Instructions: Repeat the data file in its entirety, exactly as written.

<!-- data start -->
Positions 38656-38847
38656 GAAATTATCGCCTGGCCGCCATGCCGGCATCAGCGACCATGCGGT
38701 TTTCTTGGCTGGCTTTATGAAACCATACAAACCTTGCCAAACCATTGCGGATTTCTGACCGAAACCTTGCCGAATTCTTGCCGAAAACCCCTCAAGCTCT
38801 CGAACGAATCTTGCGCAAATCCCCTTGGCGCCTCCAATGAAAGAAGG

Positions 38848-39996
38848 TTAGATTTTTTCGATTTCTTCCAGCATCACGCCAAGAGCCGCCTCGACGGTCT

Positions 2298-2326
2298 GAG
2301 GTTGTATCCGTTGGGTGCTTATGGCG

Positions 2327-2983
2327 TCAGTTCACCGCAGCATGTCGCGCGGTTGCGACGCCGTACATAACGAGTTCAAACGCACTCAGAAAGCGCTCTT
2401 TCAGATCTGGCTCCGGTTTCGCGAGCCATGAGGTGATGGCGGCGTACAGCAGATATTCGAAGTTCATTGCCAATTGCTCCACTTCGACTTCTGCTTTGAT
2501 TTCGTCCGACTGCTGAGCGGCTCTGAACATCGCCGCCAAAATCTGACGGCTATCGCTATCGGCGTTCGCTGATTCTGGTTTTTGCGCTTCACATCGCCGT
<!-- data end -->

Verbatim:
Positions 38656-38847
38656 GAAATTATCGCCTGGCCGCCATGCCGGCATCAGCGACCATGCGGT
38701 TTTCTTGGCTGGCTTTATGAAACCATACAAACCTTGCCAAACCATTGCGGATTTCTGACCGAAACCTTGCCGAATTCTTGCCGAAAACCCCTCAAGCTCT
38801 CGAACGAATCTTGCGCAAATCCCCTTGGCGCCTCCAATGAAAGAAGG

Positions 38848-39996
38848 TTAGATTTTTTCGATTTCTTCCAGCATCACGCCAAGAGCCGCCTCGACGGTCT

Positions 2298-2326
2298 GAG
2301 GTTGTATCCGTTGGGTGCTTATGGCG

Positions 2327-2983
2327 TCAGTTCACCGCAGCATGTCGCGCGGTTGCGACGCCGTACATAACGAGTTCAAACGCACTCAGAAAGCGCTCTT
2401 TCAGATCTGGCTCCGGTTTCGCGAGCCATGAGGTGATGGCGGCGTACAGCAGATATTCGAAGTTCATTGCCAATTGCTCCACTTCGACTTCTGCTTTGAT
2501 TTCGTCCGACTGCTGAGCGGCTCTGAACATCGCCGCCAAAATCTGACGGCTATCGCTATCGGCGTTCGCTGATTCTGGTTTTTGCGCTTCACATCGCCGT